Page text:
It’s been two years since I’ve walked into a yoga class. My muscles have formed a very tight union. Like most unions, they typically get what they demand. When I entered a yoga studio a few days ago, they quickly took to the picket line. The class I participated in purposely used gravity to assist in stretching out muscles that resist. Let’s just say, “My body will never be the same again.”
But it’s what happened in my mind that’s most revealing. With each new pose or position, the instructor would leave our bodies in a pretzel-like, inhuman kind of situation for what appeared to be weeks. My mind would tirade, “This is too much.” “You can’t do this.” “You’re going to get hurt, really bad.” While the calming music played, the soothing instructor spoke words of encouragement and the participants quietly breathed in and out, my mind was in all-out-panic mode. Finally, I realized — I’m uncomfortable. That’s all it is. I’m uncomfortable. I’m not dying. I’m not being mistreated. I’m not in a threatening situation. I’m just uncomfortable.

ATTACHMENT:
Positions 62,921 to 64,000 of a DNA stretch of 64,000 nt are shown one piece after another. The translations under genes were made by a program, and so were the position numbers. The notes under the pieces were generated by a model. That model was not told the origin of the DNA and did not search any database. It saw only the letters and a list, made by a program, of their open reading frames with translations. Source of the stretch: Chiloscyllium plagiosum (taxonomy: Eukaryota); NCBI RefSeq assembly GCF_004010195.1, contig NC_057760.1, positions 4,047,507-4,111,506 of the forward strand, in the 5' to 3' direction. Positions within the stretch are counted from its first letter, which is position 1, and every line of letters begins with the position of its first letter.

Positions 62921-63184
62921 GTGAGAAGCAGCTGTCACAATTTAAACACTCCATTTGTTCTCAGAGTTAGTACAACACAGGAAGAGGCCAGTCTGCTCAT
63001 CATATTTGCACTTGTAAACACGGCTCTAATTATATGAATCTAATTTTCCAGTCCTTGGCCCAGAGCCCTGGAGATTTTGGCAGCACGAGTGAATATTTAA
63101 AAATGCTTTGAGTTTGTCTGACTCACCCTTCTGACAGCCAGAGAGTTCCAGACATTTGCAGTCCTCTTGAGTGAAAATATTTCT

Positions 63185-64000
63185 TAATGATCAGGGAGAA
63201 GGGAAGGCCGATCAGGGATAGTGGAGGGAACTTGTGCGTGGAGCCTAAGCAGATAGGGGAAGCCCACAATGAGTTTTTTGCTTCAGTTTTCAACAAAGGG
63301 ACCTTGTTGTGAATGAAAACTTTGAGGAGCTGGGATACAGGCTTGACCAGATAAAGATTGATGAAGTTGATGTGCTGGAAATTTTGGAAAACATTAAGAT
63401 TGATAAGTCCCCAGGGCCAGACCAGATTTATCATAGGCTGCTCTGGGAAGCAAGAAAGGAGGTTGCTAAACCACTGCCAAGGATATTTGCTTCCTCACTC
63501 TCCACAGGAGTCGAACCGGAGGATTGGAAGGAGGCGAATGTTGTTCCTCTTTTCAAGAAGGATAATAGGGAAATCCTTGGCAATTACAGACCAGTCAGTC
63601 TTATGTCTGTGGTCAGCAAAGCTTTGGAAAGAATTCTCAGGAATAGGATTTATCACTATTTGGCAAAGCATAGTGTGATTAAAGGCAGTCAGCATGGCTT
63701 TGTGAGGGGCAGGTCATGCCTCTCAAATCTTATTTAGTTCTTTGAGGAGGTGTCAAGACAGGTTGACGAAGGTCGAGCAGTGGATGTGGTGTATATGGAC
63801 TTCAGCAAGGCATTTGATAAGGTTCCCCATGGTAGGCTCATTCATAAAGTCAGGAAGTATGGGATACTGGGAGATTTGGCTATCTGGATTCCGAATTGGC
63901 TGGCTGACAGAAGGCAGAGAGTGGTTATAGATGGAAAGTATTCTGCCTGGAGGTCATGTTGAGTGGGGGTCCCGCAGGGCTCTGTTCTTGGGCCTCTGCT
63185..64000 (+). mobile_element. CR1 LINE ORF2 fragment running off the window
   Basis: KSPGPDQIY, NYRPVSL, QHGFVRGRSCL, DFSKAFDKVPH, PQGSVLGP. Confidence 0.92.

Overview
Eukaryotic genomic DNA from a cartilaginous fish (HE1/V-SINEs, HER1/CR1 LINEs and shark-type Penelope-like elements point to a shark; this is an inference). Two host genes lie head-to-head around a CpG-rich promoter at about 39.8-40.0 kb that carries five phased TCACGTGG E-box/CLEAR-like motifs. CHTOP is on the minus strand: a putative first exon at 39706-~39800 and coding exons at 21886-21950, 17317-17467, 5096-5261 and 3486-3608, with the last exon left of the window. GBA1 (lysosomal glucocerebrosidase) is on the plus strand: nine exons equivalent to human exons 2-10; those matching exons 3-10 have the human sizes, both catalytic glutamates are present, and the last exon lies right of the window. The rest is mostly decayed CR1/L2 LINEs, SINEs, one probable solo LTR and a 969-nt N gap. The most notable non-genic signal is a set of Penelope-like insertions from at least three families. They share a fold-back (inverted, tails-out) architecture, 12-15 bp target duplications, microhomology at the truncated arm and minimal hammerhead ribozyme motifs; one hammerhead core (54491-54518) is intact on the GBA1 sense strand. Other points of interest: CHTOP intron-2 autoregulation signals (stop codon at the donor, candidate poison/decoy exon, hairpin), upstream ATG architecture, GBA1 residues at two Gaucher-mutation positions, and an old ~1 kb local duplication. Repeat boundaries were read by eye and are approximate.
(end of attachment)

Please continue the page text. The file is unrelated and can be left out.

I wonder how often my all-out-panicked mind gets me to bail when I’m feeling uncomfortable. It was shocking to recognize how unwilling I was to be uncomfortable. Especially when I’ve been taught that staying in our comfort zone kills our adaptability, our growth and our inspiration. And I want all of that.
No new experiences, no challenges, no risks . . . may keep us warm and cozy but I suspect you wanted more out of life than that. Pushing ourselves helps us uncover what we are made of. Settling for warm and cozy is too big a price to pay.
Dan Stevens, an English actor known for his role in Downton Abbey, has said, “The comfort zone is the great enemy to creativity; moving beyond it necessitates intuition, which in turn configures new perspectives and conquers fears.” Go gain new perspective and conquer some fear by making small changes in the every day and the familiar.